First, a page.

Two key components of my cast-off sorting system are boxes for donations and reusables. Almost always, while decluttering, I'll find something I don't use anymore, but which could still be useful to someone else. Rather than deal with these objects individually, I just put them in a cardboard box. When the box is full, off it goes to the thrift store. Likewise, in my various activities I find little bits of material that have the potential to be useful, just not immediately so. I have an old shoe-box I use for little bits of yarn, fabric, or embellishments. In my old apartment, I used to tie these to a chain-link fence as colorful reminders of the little bits of waste that slip through the cracks. It made for an interesting, purposeful collage, and I very much enjoyed making it. Now I just use the scraps to decorate current projects I'm doing (old beads for doll eyes, etc.), and when the box begins to overflow I donate it all to a local preschool, where the kiddies use up the scraps in their craft projects far faster than I could.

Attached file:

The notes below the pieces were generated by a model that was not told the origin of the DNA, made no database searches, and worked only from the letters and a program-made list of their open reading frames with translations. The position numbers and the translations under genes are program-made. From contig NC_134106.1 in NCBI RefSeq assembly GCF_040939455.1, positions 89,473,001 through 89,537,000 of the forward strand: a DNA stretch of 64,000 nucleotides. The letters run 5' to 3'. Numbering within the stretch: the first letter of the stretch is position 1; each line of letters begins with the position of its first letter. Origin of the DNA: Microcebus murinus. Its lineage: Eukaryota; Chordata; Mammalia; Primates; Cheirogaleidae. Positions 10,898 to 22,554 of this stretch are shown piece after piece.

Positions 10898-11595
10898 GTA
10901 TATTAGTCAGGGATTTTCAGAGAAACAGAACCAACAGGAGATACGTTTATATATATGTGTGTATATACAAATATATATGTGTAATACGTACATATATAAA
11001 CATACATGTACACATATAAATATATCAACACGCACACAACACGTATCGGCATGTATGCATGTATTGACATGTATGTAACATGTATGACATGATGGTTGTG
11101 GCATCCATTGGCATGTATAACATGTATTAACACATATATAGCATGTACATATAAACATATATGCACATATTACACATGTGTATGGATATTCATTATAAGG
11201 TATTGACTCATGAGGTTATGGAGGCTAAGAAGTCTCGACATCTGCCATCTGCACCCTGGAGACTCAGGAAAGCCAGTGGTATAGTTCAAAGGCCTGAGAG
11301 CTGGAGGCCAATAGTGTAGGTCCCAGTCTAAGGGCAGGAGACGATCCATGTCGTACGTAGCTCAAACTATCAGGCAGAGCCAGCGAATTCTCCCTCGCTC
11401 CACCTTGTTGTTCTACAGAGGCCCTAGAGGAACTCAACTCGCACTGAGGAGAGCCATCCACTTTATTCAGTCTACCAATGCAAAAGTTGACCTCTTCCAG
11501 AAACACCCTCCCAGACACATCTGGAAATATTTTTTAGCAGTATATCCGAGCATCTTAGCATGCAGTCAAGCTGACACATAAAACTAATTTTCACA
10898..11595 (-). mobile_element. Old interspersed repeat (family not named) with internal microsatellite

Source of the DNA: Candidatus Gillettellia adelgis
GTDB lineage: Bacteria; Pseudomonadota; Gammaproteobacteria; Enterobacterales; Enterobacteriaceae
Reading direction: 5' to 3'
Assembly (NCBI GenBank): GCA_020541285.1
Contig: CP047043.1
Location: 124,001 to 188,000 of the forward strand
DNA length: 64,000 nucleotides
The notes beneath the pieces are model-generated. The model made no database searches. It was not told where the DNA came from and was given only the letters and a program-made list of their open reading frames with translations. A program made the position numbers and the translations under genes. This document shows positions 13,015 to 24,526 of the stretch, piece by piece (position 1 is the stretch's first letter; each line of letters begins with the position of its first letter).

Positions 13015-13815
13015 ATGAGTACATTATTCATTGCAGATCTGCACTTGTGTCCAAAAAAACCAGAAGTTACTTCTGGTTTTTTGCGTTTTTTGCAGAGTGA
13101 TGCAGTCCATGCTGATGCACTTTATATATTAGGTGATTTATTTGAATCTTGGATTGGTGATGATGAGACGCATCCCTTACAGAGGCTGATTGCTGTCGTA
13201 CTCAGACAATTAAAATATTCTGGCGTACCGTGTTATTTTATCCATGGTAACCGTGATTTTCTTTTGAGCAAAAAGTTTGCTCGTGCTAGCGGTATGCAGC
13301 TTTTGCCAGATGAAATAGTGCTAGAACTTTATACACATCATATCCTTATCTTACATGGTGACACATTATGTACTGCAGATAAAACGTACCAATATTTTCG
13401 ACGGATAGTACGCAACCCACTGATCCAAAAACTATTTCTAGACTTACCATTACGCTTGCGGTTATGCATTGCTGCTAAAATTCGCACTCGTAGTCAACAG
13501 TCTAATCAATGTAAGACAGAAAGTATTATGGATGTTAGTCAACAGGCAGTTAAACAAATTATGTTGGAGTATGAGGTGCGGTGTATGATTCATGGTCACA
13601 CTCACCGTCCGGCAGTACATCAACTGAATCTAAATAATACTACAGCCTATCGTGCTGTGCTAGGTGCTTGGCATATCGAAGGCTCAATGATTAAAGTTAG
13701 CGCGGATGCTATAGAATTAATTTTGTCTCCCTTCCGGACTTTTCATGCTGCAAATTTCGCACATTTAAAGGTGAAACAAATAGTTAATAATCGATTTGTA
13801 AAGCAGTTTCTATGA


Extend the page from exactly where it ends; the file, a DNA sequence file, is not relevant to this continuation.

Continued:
As always, composting is my first choice for waste, and I do all I can to make sure that what refuse I do create will biodegrade easily. Eating a diet with lots of vegetables and other unprepared foods provides plenty of material for the compost bucket, buying only used clothing made of natural fabrics (like cotton, wool, and linen) ensures that I'll have the lightest impact with my sartorial choices and can confidently compost my garments when I'm done with them, and accepting only take-out food in biodegradable containers means I can take a night off from cooking without harming the planet. I find that sorting my recyclables additionally helps with my composting, as it's easy to dump the cardboard and paper bins into my compost pile whenever it's lacking in a source of carbon.